Joshua Reviews Daniel Simpson’s Hangar 10 [Theatrical Review]

hangar10

If the found footage sub genre of horror cinema isn’t already dead and buried, it may have just seen its last gasp of low-budget air.

Halloween is now in our collective rear-view mirror, but thankfully genre cinema has no interest being ghettoized into just one month out of the year, as this week sees the release of what sounds, on the surface at least, like a truly interesting take on the aforementioned genre of horror picture.

Entitled Hangar 10, the film is based on one of the UK’s most talked about tales of alien activity, and tells the story of three friends who head into the Rendlesham Forest over three decades after the now legendary events that took place there in 1980. Simply looking for gold the group slowly starts to stumble on something far greater and far less of this planet as they begin to see mysterious objects in the sky and ultimately come up to what appears to be an abandoned military base. From director Daniel Simpson comes this feature that should be a breath of fresh air that the found footage genre so desperately needs, but instead may be yet another blow in the opposite direction for this stale sub genre.



Despite having a couple of truly fantastic moments in the final act, the film is a resoundingly turgid affair. Simpson’s direction here is your standard found footage fair, using handheld cameras and lingering shots to slowly add tension to this roughly 90 minute long feature. It’s a fine looking piece of work, particularly some stunning shots as the group make their way through the forest, but ultimately the photography here is flat and murky, made all the more off putting by some truly dreadful effects work. The slow build is normally a perfect way to tell a horror film, but what we get here is not so much a sci-fi horror picture that finds tension in the quiet moments as we do a drama that attempts to inject some simplistic and nuance-free character moments into an otherwise broadly told sci-fi story.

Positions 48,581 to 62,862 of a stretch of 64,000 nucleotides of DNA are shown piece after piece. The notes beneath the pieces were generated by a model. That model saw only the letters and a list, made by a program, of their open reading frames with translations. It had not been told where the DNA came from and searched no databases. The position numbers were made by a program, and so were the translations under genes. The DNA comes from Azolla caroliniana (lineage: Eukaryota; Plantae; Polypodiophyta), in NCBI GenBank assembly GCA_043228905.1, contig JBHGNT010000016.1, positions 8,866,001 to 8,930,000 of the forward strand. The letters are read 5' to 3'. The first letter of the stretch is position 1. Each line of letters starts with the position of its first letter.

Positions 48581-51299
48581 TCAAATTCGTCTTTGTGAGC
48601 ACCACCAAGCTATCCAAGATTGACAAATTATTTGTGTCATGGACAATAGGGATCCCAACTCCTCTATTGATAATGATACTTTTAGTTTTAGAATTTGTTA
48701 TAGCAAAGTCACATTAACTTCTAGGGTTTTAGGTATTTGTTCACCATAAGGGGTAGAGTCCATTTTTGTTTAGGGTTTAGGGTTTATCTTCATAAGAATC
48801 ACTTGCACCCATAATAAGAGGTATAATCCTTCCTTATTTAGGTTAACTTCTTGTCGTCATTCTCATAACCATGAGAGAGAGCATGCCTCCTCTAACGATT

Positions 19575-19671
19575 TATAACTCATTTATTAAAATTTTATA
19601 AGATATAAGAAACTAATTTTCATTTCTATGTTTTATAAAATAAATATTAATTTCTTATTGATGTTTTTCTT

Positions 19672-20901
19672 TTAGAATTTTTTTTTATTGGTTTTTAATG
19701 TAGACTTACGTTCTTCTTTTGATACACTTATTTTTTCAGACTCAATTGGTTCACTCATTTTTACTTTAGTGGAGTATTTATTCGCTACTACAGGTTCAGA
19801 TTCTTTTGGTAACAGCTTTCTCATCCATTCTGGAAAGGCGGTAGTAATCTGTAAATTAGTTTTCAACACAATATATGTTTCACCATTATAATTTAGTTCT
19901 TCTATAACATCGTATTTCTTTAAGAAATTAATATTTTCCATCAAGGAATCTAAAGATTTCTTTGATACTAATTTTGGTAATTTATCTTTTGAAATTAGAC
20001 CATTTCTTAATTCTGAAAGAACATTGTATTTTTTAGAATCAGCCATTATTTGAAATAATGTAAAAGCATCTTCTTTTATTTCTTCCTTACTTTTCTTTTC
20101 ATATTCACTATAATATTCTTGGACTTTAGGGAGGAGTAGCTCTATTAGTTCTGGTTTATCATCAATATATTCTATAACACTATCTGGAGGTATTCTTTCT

Performances here are serviceable. Admittedly not given much to work with here thanks to a middling script from Simpson and co-writer Adam Preston, the film stars the trio of Robert Curtis, Abbie Salt and Danny Shayler. Each member of the cast is given a moment or two to allow their character to really breathe, but all the drama here lacks a real palpable vitality to it. There is a love triangle of sorts here and the relationships don’t feel real or lived in, and the final act, while visually intriguing, does nothing to bring out an emotional response from the viewer. Salt is easily the biggest takeaway here, as much of the story revolves around her, but again, there isn’t a real narrative here to grab a hold of.



Overall, with October over and Halloween now passed, the market for this picture is decidedly small. Slight and aesthetically as bland as it is poorly paced narratively, Simpson’s film is far from “bad.” The performances here are standard but have glimmers of greatness, and the final act here is really quite remarkable. Despite some poor effects work throughout the final sequence, that is easily worth seeking the film out if one is able to, but the trip one takes to get to that final sequence may send more than a few people running. A perfect example of how pacing can make or break a film, Hangar 10 feels broken almost from the opening sequence.


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